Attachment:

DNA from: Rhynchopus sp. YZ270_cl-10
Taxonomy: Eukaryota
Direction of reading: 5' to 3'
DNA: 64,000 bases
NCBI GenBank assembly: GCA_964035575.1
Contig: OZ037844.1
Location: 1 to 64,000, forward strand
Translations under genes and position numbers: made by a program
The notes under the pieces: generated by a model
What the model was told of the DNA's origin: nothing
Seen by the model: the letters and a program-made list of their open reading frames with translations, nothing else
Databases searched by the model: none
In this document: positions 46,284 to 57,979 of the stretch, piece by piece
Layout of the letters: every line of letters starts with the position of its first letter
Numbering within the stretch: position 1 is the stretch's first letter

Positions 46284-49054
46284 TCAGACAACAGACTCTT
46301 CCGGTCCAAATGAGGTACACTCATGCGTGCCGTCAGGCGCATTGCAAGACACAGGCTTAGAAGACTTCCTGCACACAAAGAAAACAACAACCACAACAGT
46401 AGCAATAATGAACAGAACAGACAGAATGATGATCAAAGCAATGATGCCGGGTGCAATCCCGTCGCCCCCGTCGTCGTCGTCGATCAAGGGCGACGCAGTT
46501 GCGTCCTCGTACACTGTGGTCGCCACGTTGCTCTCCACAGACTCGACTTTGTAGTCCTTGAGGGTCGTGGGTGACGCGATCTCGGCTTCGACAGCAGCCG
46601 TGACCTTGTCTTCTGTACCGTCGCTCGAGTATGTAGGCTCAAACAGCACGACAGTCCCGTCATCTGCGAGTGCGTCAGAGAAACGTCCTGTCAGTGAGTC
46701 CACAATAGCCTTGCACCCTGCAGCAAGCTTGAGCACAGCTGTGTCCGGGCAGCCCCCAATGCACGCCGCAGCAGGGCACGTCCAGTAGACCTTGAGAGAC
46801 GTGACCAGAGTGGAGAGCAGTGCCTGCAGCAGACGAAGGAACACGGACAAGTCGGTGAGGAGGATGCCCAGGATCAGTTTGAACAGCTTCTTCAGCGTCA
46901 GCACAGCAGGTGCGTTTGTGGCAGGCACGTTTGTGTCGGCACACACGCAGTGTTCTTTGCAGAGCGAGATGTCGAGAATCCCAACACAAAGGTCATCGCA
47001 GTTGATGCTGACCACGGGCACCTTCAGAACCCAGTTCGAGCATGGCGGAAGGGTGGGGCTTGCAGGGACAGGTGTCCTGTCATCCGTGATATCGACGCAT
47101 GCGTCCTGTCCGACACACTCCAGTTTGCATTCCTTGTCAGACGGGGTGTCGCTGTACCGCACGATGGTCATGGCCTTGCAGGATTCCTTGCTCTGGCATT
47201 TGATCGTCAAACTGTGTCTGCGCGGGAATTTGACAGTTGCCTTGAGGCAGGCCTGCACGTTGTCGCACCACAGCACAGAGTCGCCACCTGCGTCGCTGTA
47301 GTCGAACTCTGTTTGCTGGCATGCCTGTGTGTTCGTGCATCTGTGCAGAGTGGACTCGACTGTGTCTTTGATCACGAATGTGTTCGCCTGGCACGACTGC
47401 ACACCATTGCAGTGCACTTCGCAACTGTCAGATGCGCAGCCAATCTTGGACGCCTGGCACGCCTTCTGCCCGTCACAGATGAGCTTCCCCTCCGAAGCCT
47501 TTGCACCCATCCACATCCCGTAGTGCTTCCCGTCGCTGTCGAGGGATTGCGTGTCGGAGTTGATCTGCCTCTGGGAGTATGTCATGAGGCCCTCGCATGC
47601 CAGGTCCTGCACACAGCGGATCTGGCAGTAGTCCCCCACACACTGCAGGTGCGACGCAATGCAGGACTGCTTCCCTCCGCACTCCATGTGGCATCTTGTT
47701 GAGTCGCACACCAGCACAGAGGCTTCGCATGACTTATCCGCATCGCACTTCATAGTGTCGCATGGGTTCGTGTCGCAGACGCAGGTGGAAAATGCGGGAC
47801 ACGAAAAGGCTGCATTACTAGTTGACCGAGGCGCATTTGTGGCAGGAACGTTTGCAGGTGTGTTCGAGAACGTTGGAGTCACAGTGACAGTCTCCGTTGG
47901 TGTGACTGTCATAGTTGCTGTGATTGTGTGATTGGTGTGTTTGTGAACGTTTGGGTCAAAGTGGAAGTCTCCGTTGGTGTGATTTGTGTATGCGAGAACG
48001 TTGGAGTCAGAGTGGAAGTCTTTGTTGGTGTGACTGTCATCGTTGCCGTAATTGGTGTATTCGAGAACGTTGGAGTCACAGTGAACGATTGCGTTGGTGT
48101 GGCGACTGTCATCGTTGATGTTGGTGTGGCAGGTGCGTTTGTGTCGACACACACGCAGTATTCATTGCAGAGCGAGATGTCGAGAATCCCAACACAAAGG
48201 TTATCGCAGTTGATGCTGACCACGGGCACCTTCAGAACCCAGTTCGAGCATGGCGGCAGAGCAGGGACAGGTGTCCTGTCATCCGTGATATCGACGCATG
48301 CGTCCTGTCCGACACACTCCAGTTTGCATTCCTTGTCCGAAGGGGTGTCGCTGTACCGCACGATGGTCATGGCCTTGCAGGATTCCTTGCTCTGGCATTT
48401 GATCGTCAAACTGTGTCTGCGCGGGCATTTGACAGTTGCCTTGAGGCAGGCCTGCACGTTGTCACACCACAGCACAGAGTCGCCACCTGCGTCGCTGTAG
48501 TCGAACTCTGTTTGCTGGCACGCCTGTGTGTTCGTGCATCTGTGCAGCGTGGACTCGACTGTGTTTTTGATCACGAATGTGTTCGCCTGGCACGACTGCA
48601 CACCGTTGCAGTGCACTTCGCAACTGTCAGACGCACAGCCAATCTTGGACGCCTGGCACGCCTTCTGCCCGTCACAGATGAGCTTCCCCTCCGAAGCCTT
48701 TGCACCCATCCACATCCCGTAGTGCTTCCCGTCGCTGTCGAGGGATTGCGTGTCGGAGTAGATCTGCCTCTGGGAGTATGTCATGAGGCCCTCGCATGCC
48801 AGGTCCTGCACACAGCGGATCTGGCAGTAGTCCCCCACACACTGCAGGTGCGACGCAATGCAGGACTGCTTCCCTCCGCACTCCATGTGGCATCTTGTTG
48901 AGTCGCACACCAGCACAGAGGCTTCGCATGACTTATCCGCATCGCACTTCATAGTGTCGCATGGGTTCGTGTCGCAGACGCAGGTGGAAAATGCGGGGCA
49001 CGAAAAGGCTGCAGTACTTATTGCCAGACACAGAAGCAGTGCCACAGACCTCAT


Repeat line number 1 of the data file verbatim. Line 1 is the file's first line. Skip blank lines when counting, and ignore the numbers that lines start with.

DNA from: Rhynchopus sp. YZ270_cl-10